Earlier this month, Space NK released a collaboration with Caroline Hirons – a campaign called Clean Decoded. Space NK describe themselves as the ‘ultimate destination for beauty discovery’, with over 60 stores across the UK and 29 in the US and they pride themselves on delivering a personal service to beauty consumers. We attended their Clean Decoded event in Edinburgh a few weeks ago and wanted to dive a little deeper into the campaign and find out what you thought.
WHAT IS CLEAN DECODED?
Over the years, terms used to describe cosmetics brands and their products have become confused and misused, in particular natural, organic and green. ‘Clean’ is the up and coming descriptor for brands in this category. With their Clean Decoded campaign, Space NKs’ intention is to help decode what this term really means as well as bring consumers a shoppable edit of brands and products that they consider to fit the term ‘clean’.
Space NK chose Caroline Hirons, a skincare expert and charismatic figure in the skincare industry, as the face of the campaign. This was a choice that was quite interesting to us as Caroline is known to have voiced some quite controversial opinions regarding the toxicity of parabens. You can read more about her personal opinion here.
So what does Space NK believe the term ‘clean beauty’ means? To be honest, we’re not sure. On their website, Space NK give the following definition;
Clean beauty to us refers to any formulation that is free from a list of potentially harmful and irritating ingredients, and instead uses a combination of plants, vitamins, minerals and botanical extracts to help restore skin to its optimum health and vitality.
However, when we asked them what ingredients are on the list of ‘potentially harmful and irritating ingredients’ that they refer to here, they were not able to give any specifics. They merely state that “We don’t believe any of the ingredients used in the products we sell are in anyway dangerous”. Caroline describes the campaign as “an opportunity to give you, the consumer as much info and as many facts as you can digest”, but the facts of what ingredients must be omitted for a product or brand to be considered clean are not available.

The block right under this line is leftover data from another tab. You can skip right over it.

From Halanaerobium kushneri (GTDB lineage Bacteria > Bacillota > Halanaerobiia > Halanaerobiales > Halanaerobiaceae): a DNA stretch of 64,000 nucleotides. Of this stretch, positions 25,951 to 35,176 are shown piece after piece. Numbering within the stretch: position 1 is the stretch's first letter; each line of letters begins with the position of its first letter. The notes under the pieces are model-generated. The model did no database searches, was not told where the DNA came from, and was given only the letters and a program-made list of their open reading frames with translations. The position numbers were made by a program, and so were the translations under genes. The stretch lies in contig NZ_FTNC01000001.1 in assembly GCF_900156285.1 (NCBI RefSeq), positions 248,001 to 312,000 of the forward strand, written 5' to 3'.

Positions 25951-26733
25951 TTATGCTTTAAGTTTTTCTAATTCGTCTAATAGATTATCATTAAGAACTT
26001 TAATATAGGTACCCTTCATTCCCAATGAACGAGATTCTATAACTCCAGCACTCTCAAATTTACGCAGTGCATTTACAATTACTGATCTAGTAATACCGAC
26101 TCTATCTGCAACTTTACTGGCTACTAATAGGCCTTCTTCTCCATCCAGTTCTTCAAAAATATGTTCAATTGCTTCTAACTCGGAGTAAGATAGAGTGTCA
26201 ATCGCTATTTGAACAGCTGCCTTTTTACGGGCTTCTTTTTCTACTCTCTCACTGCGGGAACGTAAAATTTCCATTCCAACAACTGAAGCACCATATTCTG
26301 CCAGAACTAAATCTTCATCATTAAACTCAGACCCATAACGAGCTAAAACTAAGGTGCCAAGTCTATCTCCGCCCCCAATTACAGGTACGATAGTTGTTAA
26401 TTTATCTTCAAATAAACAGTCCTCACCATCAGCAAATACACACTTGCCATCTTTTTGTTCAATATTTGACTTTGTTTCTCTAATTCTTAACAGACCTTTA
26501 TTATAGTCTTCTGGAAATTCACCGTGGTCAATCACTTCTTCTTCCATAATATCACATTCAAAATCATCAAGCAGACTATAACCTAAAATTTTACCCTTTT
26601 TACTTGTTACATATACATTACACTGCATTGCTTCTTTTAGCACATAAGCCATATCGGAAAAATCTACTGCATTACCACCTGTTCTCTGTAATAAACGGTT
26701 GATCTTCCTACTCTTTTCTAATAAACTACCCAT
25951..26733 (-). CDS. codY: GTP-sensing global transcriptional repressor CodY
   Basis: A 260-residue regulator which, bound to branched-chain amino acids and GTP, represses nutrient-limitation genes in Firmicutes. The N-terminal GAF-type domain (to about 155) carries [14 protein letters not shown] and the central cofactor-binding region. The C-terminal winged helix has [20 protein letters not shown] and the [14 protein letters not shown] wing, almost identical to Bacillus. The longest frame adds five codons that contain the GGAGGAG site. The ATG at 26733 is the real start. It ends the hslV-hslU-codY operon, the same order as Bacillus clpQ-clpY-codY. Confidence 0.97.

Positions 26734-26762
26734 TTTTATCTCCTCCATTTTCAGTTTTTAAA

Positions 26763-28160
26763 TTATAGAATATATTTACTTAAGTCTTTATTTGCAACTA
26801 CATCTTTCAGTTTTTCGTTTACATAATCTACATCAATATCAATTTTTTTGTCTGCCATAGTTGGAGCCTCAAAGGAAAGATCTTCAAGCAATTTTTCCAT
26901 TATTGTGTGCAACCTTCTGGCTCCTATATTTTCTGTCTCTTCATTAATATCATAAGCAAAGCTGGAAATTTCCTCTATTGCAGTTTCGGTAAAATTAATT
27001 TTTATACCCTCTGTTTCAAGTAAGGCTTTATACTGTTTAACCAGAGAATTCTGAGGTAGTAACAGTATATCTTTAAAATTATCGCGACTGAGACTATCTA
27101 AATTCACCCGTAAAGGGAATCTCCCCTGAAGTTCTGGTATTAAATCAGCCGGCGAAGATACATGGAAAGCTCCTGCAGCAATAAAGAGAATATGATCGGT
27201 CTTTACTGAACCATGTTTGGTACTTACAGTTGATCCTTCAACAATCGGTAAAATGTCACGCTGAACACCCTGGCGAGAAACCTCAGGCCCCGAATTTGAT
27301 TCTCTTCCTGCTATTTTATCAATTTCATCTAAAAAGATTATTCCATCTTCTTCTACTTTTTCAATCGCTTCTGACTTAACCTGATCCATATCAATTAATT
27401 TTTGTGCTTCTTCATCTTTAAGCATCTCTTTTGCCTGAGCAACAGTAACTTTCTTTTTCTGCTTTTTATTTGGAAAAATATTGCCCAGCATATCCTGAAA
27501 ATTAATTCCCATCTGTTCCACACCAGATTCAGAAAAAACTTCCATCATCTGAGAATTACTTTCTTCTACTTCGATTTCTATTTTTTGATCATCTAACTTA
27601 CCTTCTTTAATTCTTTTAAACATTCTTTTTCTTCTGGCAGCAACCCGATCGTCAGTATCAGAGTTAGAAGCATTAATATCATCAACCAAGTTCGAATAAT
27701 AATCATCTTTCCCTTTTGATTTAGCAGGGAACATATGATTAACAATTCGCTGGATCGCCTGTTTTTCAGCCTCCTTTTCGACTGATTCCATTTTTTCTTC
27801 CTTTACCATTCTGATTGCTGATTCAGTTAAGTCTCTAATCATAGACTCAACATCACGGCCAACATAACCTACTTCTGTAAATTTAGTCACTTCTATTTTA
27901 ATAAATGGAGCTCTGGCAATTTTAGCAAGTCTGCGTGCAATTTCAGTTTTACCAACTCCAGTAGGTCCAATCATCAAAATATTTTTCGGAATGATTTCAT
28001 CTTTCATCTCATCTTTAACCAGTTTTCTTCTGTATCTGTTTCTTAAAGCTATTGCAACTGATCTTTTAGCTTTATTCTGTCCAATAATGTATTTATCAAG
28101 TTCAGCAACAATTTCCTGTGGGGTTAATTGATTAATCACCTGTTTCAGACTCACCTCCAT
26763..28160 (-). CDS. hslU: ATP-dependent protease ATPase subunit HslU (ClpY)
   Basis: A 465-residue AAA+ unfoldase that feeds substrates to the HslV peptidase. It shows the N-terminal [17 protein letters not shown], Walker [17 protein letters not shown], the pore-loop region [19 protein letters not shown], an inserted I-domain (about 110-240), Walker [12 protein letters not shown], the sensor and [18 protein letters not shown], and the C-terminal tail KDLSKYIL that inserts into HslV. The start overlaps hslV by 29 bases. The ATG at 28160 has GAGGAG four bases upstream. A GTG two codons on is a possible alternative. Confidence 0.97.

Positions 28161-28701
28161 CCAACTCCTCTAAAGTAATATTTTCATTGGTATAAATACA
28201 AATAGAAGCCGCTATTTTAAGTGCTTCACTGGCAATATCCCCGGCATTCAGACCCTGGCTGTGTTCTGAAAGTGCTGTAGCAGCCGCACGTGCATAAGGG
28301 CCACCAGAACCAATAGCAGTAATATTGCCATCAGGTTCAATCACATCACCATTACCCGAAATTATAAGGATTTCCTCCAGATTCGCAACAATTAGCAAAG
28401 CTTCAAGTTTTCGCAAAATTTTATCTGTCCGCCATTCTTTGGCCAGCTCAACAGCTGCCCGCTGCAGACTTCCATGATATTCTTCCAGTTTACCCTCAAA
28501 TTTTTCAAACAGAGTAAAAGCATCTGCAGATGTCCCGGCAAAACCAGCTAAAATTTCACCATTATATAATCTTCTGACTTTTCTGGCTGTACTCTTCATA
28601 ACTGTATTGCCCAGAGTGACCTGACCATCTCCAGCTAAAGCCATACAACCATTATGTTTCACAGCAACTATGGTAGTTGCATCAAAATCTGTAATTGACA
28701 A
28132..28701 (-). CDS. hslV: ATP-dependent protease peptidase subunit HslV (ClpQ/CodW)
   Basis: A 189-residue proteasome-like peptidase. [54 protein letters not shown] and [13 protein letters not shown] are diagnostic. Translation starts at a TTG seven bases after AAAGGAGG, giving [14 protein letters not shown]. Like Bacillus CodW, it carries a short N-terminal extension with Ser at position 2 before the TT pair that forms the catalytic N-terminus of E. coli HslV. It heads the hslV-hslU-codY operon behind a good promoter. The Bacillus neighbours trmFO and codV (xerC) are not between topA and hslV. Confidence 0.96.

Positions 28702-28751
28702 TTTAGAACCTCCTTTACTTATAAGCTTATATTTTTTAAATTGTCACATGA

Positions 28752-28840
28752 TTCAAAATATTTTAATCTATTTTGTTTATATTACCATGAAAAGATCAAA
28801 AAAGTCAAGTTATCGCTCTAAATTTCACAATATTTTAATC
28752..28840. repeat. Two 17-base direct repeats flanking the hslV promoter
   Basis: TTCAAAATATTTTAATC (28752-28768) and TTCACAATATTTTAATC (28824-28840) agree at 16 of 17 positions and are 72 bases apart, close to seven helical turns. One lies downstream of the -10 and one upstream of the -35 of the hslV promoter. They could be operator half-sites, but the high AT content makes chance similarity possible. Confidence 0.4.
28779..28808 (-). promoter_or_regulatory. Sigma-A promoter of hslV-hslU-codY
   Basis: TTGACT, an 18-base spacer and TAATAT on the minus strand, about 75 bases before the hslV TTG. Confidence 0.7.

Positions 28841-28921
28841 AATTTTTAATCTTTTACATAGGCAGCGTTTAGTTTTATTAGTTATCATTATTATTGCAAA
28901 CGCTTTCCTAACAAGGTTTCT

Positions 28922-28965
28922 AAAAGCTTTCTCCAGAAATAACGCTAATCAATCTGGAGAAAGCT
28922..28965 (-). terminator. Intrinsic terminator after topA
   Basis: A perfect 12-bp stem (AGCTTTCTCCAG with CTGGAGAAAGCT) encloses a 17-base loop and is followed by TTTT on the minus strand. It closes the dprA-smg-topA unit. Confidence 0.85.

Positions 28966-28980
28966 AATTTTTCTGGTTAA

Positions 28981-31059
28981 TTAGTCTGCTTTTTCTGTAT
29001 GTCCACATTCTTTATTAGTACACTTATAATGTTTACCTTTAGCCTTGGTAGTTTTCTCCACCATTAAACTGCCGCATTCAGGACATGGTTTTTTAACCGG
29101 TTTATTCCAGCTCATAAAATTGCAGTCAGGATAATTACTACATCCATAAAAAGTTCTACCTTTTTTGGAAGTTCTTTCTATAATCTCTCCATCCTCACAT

What Space NK do well, is to break down some familiar categories and terms that cosmetics brands may use in their marketing, including; natural, organic, free-from, vegan, sustainability and conscious living. However, it is important to note that if a brands products or values sit in one of these categories alone, does not mean that that brand is ‘clean’. A brand’s products can be entirely vegan, but that fact does not necessarily mean it is also a clean brand. Clean beauty brands will incorporate all of these categories in their values and products.
WHATS IN THE BOX, AND IS IT CLEAN?
Along with ‘decoding clean beauty’ Space Nk x Caroline Hirons have release a beauty box which includes skincare and makeup products from some of Carolines favourite ‘clean’ brands. The box is priced at £95, with a value of over £200. Heres a quick run down of what the box contains;
Whilst we love most of the brands stocked in the Clean Decoded box (a notable favourite being Ren who are not only a clean skincare brand, but who also commit to the goal of being zero waste by 2021 and have partnered with Surfrider to clean up oceans and beaches all over the world), we cross checked the ingredients the products contained with Credo Beautys’ Dirty List. We use Credos’ list because they hold the highest safety and sustainability standard in retail and are consistently up to date with changing standards and new research in the cosmetics industry. Even though many ingredients are permitted by the FDA, we know that the FDA and similar organisations are slow moving and ‘clean beauty’ is a standard that goes far beyond what is legally required of cosmetics brands.
So what did we find? The Soleil Toujours 100% Mineral Sunscreen Glow SPF30 contained 2 ingredients on the Dirty List; Disodium EDTA and PEG 100 Stearate. Firstly, Disodium EDTA. While this ingredient (and other forms of EDTA) are not know to be harmful to consumers, they do not break down in the environment and have been found in waterways, therefore being problematic for aquatic life. PEG 100 Stearate on the other hand, is listed as a Ethoxylated compound, to be avoided because it is synthetically produced using Ethylene Oxide, a know carcinogen.
Note: We only cross checked the products sold in the Clean Decoded box with Credo Beautys Dirty List and therefore cannot speak for the other products that these brands sell.
Whilst we completely understand that Space NK is leaving customers to make their own decisions about the products they use and they ingredients that they contain, we find that this campaign provided confusing information about ‘clean beauty’. When we asked for further information, their responses were vague and didn’t particularly address the concerns we had, particularly regarding the specific ingredients products should be free from to be regarded as clean.
What are your thoughts on the Space NK x Caroline Hirons Clean Decoded collaboration? Do you think Space NK have provided consumers with a true decoding of ‘clean’, or has the campaign merely contributed to the ongoing confusion and greenwashing in the industry? Please let us know in the comments, we would love to hear form you!